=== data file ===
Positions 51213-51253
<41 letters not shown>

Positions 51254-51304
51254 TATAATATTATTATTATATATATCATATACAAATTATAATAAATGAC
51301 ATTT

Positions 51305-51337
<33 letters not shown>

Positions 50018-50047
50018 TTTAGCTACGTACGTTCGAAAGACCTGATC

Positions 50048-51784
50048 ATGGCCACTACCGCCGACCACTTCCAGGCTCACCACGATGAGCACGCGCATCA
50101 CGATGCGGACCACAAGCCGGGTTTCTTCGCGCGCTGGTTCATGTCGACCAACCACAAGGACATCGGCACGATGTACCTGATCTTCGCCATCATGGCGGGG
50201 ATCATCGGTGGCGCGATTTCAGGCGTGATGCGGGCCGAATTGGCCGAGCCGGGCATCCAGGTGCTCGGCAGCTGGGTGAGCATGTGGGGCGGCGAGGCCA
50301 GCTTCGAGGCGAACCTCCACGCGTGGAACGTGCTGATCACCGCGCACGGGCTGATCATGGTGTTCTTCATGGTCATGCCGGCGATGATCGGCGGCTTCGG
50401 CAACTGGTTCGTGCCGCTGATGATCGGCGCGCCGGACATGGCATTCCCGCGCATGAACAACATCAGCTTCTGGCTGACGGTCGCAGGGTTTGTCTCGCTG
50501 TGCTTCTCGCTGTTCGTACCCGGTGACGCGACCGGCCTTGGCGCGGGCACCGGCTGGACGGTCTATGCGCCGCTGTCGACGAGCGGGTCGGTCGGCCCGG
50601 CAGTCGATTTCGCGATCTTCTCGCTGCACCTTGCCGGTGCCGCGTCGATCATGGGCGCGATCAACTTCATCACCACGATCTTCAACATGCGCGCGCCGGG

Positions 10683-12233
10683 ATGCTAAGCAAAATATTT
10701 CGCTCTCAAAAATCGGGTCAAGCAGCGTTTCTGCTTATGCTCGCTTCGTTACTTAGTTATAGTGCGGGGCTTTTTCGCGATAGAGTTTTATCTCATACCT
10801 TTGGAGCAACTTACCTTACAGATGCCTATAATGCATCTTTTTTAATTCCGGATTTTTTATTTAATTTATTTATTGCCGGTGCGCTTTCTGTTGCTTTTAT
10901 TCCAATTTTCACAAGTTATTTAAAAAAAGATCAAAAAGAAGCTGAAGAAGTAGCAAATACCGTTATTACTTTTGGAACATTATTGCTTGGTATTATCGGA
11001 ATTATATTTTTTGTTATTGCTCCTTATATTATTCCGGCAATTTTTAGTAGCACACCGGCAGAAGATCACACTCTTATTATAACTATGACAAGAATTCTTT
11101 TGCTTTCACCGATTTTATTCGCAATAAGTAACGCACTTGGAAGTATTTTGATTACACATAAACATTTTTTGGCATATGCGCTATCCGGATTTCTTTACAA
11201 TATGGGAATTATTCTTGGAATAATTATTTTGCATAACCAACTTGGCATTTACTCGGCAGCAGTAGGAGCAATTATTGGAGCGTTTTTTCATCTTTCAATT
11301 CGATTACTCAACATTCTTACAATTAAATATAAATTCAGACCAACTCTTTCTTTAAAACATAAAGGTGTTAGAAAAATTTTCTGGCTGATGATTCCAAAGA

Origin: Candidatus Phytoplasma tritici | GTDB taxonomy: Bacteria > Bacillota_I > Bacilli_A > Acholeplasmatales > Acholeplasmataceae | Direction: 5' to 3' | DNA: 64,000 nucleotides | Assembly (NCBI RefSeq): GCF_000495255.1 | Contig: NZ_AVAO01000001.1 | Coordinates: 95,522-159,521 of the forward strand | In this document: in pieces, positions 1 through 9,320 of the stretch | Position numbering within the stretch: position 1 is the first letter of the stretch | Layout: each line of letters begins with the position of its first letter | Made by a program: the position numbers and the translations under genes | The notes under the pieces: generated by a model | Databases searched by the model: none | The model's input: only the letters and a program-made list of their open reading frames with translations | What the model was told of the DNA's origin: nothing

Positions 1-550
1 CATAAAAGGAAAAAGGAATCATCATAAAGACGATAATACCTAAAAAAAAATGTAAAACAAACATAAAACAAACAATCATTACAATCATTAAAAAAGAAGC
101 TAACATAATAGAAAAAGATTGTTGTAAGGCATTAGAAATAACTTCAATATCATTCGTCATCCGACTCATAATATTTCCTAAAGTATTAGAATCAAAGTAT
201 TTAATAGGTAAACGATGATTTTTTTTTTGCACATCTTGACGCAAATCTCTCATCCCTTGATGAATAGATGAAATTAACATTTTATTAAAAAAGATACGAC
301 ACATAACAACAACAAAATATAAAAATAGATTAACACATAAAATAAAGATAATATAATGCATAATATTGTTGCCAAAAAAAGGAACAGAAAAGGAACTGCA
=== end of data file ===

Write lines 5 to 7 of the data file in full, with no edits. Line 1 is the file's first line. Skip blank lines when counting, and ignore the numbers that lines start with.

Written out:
51301 ATTT

Positions 51305-51337
<33 letters not shown>